Does Public Information about School Quality Lead to Flight from Low-Achieving Schools?
AbstractWe estimate the effect of publicly disseminated information about school-level achievement on students' mobility between elementary schools. We find that students are more likely to leave their school when poor school-level performance is revealed. In general, parents respond to information soon after it becomes available. Once the information is absorbed, they do not respond to subsequent releases, even when it is reframed and given widespread media attention. Parents in low-income neighborhoods and those who speak a non-English language at home respond most strongly. However, non-English speaking parents only respond when information is widely disseminated and discussed in the media.
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Bibliographic InfoPaper provided by Institute for the Study of Labor (IZA) in its series IZA Discussion Papers with number 4632.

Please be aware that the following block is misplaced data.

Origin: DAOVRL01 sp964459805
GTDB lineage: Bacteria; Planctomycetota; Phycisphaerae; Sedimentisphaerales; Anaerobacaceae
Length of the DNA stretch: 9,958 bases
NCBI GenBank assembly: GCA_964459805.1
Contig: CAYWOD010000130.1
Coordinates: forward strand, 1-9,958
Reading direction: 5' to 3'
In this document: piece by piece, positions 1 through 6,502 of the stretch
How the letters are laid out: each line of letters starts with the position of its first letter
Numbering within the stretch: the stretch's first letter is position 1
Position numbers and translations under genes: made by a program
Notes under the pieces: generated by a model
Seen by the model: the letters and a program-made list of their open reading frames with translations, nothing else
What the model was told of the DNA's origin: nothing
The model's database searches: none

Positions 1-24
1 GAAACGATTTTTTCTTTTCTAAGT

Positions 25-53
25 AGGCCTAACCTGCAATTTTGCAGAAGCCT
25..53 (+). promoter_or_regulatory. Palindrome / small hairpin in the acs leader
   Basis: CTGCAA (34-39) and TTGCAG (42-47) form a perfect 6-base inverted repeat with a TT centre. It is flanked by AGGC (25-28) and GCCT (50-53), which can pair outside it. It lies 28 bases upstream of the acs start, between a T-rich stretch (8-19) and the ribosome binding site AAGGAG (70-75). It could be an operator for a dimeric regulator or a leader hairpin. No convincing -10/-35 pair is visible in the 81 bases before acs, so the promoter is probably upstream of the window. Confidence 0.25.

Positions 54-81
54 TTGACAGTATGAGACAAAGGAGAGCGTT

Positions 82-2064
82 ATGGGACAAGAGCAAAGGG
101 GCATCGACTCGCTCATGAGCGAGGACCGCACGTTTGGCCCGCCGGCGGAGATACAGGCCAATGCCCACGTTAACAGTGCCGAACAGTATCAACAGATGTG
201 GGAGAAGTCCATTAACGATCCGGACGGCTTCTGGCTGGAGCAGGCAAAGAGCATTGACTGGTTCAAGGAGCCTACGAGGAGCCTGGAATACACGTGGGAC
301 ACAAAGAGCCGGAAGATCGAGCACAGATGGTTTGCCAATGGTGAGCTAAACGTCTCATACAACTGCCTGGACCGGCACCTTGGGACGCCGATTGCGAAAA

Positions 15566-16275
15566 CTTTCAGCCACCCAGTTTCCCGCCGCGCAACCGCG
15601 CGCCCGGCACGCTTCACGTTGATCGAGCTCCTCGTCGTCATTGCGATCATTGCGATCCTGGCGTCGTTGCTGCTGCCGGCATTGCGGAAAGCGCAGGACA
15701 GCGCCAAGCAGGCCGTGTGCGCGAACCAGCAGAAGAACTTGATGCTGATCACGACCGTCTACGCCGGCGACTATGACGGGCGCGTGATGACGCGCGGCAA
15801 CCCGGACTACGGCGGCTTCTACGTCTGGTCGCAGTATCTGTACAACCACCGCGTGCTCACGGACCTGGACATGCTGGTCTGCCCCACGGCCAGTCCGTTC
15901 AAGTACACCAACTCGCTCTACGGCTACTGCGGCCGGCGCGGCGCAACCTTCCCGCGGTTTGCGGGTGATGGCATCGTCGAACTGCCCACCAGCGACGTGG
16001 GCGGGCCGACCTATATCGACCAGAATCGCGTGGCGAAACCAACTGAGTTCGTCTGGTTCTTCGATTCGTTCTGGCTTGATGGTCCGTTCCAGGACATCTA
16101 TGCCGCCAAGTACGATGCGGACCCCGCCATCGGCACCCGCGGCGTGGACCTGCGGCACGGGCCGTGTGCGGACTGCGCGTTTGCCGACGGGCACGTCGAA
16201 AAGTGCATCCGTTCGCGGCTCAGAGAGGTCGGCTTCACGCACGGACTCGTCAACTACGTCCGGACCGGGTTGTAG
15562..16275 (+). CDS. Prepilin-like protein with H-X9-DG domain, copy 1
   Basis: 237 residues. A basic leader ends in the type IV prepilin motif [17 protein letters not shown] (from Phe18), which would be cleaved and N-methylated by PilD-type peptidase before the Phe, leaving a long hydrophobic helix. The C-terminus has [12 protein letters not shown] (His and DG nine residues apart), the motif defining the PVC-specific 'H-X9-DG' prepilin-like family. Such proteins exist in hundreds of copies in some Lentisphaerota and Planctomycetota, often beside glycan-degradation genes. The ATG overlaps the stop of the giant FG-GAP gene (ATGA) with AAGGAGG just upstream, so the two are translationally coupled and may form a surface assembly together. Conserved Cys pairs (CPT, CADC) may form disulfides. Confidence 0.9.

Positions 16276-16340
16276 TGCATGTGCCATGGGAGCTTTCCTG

Length: 35 pages
Date of creation: Dec 2009
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Find related papers by JEL classification:
- I21 - Health, Education, and Welfare - - Education - - - Analysis of Education
This paper has been announced in the following NEP Reports:
- NEP-ALL-2010-01-10 (All new papers)
- NEP-EDU-2010-01-10 (Education)
- NEP-LAB-2010-01-10 (Labour Economics)
- NEP-URE-2010-01-10 (Urban & Real Estate Economics)
Please report citation or reference errors to , or , if you are the registered author of the cited work, log in to your RePEc Author Service profile, click on "citations" and make appropriate adjustments.:
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"Is More Information Better? The Effects of "Report Cards" on Health Care Providers,"
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- Downes, Thomas A. & Zabel, Jeffrey E., 2002. "The impact of school characteristics on house prices: Chicago 1987-1991," Journal of Urban Economics, Elsevier, vol. 52(1), pages 1-25, July.
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